- Parole is a system of releasing a prisoner with suspension of the sentence. The release is conditional, usually subject to behaviour, and requires periodic reporting to the authorities for a set period of time. Parole is considered a reformative process. The provision (along with furlough) was introduced with a view to humanising the prison system.
- In the United States and Britain, every sentence above 18 months is eligible for parole, after completion of one-third of prison time.
- In India, parole (as well as furlough) are covered under The Prisons Act of 1894. Prisoners convicted of multiple murders or under the anti-terror Unlawful Activities Prevention Act (UAPA) are not eligible for parole.
- Since prisons is a State subject in the Constitution, the Prisons Act of each state government defines the rules under which parole is granted in that state.
- State governments have their own Prisoner Release on Parole Rules. For instance, in Rajasthan, initial parole is granted for 20 days; a second parole is for 30 days, and a third for 40 days. Thereafter, the prisoner can apply for permanent parole.
- Parole is granted by the state executive — the jail authorities submit the report to state government — and the competent authority takes a final decision on grant of parole on humanitarian considerations.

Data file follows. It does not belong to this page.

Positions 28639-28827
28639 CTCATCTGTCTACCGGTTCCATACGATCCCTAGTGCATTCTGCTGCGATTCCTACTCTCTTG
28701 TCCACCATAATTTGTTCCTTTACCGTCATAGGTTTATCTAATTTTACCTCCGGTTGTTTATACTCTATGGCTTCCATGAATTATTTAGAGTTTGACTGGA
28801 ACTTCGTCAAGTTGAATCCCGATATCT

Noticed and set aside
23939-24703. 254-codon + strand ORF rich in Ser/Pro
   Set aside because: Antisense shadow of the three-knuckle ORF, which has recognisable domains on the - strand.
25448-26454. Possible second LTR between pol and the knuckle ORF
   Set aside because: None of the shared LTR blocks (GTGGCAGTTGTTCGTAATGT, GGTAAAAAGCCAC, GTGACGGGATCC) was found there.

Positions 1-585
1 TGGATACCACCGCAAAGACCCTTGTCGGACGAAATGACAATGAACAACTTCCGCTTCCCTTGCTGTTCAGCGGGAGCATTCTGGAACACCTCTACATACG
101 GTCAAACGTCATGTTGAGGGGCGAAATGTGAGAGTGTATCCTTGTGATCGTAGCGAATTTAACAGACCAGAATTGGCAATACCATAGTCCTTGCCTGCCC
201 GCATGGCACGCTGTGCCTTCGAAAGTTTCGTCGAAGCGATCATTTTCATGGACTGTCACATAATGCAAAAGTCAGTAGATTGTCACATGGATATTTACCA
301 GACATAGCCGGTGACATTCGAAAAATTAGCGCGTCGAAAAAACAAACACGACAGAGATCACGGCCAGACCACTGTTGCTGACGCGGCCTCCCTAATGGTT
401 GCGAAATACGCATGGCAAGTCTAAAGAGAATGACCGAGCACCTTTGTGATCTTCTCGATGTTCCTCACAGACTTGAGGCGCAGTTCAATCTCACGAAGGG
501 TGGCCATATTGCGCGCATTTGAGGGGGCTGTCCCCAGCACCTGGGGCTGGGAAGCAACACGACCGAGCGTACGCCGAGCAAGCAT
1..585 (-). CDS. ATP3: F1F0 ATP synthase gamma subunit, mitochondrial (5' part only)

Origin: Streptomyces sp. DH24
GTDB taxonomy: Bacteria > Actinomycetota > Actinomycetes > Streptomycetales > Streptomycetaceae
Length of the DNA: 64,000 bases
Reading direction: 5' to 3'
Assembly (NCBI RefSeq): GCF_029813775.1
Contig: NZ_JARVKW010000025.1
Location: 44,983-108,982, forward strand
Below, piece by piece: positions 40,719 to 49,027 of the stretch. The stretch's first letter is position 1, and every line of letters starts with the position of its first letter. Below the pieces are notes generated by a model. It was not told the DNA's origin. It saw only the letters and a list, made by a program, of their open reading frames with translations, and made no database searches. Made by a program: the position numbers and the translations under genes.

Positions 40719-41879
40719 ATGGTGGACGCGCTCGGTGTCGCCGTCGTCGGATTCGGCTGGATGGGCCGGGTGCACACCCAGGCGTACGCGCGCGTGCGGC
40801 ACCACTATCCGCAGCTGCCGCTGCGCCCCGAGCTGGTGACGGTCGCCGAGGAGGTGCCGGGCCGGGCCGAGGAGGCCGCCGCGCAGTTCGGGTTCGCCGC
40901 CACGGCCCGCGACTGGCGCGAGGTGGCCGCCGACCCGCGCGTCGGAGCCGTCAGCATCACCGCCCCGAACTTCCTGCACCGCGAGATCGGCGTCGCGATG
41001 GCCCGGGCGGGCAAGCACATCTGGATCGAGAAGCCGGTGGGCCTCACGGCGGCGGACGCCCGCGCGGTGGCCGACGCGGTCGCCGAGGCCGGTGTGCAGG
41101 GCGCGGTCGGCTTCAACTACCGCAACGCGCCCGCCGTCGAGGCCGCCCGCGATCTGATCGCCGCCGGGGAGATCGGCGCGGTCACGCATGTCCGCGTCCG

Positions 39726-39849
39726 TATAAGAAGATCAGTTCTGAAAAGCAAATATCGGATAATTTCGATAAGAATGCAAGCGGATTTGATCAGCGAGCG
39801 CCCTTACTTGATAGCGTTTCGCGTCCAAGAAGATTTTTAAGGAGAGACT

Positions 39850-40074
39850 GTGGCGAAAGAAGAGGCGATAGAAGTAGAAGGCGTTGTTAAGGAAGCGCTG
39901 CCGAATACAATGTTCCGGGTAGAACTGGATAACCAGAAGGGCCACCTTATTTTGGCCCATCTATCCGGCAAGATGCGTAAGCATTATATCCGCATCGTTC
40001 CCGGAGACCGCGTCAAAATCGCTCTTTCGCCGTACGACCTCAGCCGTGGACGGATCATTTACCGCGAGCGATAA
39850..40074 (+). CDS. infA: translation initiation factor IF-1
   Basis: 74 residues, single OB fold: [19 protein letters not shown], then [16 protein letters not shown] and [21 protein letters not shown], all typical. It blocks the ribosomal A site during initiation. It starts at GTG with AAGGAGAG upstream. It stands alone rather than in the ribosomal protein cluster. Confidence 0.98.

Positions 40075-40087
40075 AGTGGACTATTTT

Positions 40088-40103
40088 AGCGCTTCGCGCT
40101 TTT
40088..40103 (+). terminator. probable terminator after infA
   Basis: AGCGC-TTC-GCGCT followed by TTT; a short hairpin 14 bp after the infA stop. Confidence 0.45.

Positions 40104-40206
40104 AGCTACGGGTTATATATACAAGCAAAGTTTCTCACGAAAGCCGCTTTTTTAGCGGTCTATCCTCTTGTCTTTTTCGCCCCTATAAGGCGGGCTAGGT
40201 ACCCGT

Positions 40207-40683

- If a plea for parole is rejected, the convict can move the High Court challenging the order of the competent authority.
- Apart from regular parole, the superintendent of a jail can also grant parole up to a period of seven days in emergencies. For instance, actor Sanjay Dutt was granted parole on medical grounds; and Santosh Kumar Singh, who is serving a life term for the 1996 rape and murder of law student Priyadarshini Mattoo, was granted three weeks’ parole to write his LLM examination.
- This is a concept broadly similar to parole, but with some significant differences. Furlough is given in cases of long-term imprisonment. The period of furlough granted to a prisoner is treated as remission of his sentence.
- Furlough is seen as a matter of right for a prisoner, to be granted periodically irrespective of any reason, and merely to enable the prisoner to retain family and social ties, and to counter the ill-effects of prolonged time spent in prison.
- Parole, by contrast, is not seen as a matter of right, and is given to a prisoner for a specific reason, such as a death in the family or a wedding of a blood relative.
- Parole may be denied to a prisoner even when he makes out a sufficient case, if the competent authority is satisfied that releasing the convict would not be in the interest of society.
- Parole is often not granted to convicts sentenced to death, or to those who, in the opinion of jail authorities, are likely to flee when released from prison.